Drug companies favor biotech meds over pills, citing new U.S. law

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The Inflation Reduction Act (IRA), which Democrats passed last August, for the first time allows the government’s Medicare health plan for people 65 and older to negotiate the prices he is willing to pay for certain medicines.

The pharmaceutical industry, whose members gathered in the thousands this week in San Francisco for the annual conference of JP Morgan Healthcare, opposed the legislation and began to implement strategies to mitigate its impact.

Such a shift in focus could result in the availability of far fewer cheap generic pills in the long run.

All other developed nations negotiate drug prices, making the United States the most profitable market for the industry. The Congressional Budget Office estimates that the IRA’s drug pricing provisions will reduce the federal deficit by $237 billion over the next decade.

Medicare will select the first 10 drugs for the program this year. The number of drugs subject to price negotiation will increase over time, but newer drugs are not included.

The law establishes a nine-year exemption period for “small molecule” drugs, which are mainly pills, while “large molecule” biologics, usually injections or infusions, are protected from trading for 13- the year

“The difference between a nine- and 13-year-old product line is about 50 or 60% of value,” Eli Lilly CEO Dave Ricks said in an interview. “In 10 years, we’ll have far fewer small molecules being developed than we have today.”

He questioned the benefit of “rules that really disincentivize investment in what ends up being convenient drugs, drugs for tough conditions like cancer and drugs that become really cheap when they go generic”.

Lilly has already dropped a small-molecule blood cancer drug from its pipeline because “we can’t make the math work,” Ricks said.

The Indianapolis-based company is considering cutting more early-stage pill programs and is directing its small-molecule development group to pursue only opportunities “that are clearly good enough within nine years to be victorious.”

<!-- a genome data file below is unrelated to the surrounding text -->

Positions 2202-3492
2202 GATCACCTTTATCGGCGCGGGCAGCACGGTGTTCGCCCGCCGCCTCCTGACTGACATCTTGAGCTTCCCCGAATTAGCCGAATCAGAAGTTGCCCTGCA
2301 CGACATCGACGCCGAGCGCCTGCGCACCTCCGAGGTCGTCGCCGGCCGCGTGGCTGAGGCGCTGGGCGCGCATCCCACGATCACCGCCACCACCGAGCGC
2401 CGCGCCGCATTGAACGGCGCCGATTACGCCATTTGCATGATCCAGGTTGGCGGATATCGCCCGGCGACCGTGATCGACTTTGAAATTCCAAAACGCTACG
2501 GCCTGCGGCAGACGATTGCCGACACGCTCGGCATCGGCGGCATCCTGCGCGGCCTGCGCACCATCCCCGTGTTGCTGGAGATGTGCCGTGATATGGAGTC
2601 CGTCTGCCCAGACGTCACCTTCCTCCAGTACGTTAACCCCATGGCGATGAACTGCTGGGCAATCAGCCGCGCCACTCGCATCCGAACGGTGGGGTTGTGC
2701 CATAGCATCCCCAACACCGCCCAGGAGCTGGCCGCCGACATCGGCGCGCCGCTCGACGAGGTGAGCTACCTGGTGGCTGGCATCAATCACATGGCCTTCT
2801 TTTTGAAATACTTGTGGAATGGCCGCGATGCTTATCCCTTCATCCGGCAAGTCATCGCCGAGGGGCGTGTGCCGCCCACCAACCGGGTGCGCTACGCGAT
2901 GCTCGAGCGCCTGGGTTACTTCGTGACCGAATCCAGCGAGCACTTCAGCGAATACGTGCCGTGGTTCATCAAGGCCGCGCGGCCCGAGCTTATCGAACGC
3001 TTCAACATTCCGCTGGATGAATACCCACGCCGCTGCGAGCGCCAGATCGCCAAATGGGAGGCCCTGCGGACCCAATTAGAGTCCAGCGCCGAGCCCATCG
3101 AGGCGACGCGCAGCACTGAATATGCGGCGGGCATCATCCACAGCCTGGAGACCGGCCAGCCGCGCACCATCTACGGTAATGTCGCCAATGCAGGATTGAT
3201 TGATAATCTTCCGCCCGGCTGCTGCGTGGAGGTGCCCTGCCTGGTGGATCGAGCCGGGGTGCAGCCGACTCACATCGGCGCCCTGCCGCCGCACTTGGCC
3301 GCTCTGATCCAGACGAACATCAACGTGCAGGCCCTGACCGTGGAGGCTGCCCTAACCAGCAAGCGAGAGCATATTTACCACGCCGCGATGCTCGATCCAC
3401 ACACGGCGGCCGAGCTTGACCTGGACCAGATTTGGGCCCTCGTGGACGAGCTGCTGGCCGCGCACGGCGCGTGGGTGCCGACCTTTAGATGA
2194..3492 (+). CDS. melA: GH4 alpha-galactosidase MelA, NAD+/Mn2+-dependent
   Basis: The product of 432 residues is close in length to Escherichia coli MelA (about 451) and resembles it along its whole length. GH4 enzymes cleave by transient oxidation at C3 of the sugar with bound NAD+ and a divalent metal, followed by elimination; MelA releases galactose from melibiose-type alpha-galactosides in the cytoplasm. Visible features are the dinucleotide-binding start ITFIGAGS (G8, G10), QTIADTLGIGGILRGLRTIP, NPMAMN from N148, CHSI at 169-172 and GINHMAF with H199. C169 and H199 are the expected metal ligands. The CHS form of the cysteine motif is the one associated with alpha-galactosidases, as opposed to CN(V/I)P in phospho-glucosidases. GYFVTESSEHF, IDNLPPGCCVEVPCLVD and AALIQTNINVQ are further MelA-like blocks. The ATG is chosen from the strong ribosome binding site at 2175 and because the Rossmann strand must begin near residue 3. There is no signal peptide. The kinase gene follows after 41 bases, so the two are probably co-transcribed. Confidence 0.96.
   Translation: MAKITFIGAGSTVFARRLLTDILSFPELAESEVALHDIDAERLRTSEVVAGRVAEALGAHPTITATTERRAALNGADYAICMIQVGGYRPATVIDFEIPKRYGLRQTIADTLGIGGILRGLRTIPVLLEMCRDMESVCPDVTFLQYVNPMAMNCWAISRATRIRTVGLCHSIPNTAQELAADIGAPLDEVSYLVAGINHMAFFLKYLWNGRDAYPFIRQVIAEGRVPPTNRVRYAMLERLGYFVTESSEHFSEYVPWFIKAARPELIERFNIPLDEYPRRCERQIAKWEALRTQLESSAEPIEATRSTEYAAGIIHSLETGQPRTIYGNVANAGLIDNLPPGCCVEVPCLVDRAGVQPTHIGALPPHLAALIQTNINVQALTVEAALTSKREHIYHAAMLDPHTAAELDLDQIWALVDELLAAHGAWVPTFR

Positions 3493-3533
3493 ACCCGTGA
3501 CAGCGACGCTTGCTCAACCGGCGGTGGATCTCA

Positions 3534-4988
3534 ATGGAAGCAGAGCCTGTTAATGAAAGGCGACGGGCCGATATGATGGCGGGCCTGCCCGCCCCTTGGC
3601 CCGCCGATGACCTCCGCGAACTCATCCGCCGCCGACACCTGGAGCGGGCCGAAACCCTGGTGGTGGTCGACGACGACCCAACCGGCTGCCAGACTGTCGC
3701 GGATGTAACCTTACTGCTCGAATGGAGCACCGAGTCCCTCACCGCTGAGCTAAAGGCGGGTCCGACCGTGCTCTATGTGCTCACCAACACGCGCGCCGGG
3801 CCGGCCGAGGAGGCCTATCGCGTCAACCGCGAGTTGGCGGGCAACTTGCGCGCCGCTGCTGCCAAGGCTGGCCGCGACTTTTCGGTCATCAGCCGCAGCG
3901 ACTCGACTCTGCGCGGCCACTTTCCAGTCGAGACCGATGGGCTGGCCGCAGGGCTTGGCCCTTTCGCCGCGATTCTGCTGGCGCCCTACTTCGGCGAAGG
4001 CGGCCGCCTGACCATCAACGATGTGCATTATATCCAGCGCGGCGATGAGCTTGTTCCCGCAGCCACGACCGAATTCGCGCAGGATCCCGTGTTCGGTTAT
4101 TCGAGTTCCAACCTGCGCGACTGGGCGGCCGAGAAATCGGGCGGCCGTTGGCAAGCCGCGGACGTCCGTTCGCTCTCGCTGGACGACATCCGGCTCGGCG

US Congresswoman Katie Porter, a Democrat who has pushed for drug price caps, described the companies’ strategy to deal with the law as “treating potential new drugs as bargaining chips instead of life-saving cures. “

Most drugs on the market today are small molecules, which can be taken orally, are absorbed into the bloodstream and easily penetrate cell membranes. Common examples include aspirin, statins for high cholesterol and blood pressure medications.

In recent decades, pharmaceutical development has moved into more complex, difficult-to-manufacture, large molecules derived from living cells that can target a specific location or mechanism in the body. These biologics, such as AbbVie’s rheumatoid arthritis drug Humira, need to be injected or infused and may require special handling or monitoring of patients.

But the industry has also come up with innovative pills, which patients often prefer. Lilly and other drugmakers, for example, are developing oral drugs for a diabetes- and obesity-related target that is currently only reached with injectable drugs.


When pills lose patent protection, generic copies usually enter the market at a price discount of up to 90%, while competing “biosimilar” versions of large molecule drugs are much less robust and much lower discounts.

Steven Pearson, president of the influential drug pricing research group Institute for Clinical and Economic Review, said the IRA should generally help lower prices for Medicare patients but acknowledged new laws as they may have “unintended consequences.”

He noted that it is not unusual for pharmaceutical companies to choose not to pursue a drug they once thought was promising.

“We just made it more complicated now,” he said.

Stephen Ubl, president of the Pharmaceutical Research and Manufacturers of America (PhRMA), said the industry trade group believes the IRA should not establish different exemption periods based on the type of drug. . “We would like that provision to be fixed,” he said.

Executives of the US biotech Amgen Inc. said that the IRA will have a wide impact on the industry, but that Amgen is well positioned for growth because of its strong position in biologicals.

“Large molecules are relatively favored under the IRA as opposed to small molecules,” David Reese, head of research and development Amgen, said in an interview. “Given our history and our focus in protein therapeutics, that’s one advantage.”

PhRMA said that when asked in a recent survey whether they expect to shift investment in research and development away from small molecule drugs, 63% of member companies that responded to the question said yes.

(Reporting by Deena Beasley in Los Angeles; Editing by Caroline Humer and Bill Berkrot)

By Deena Beasley

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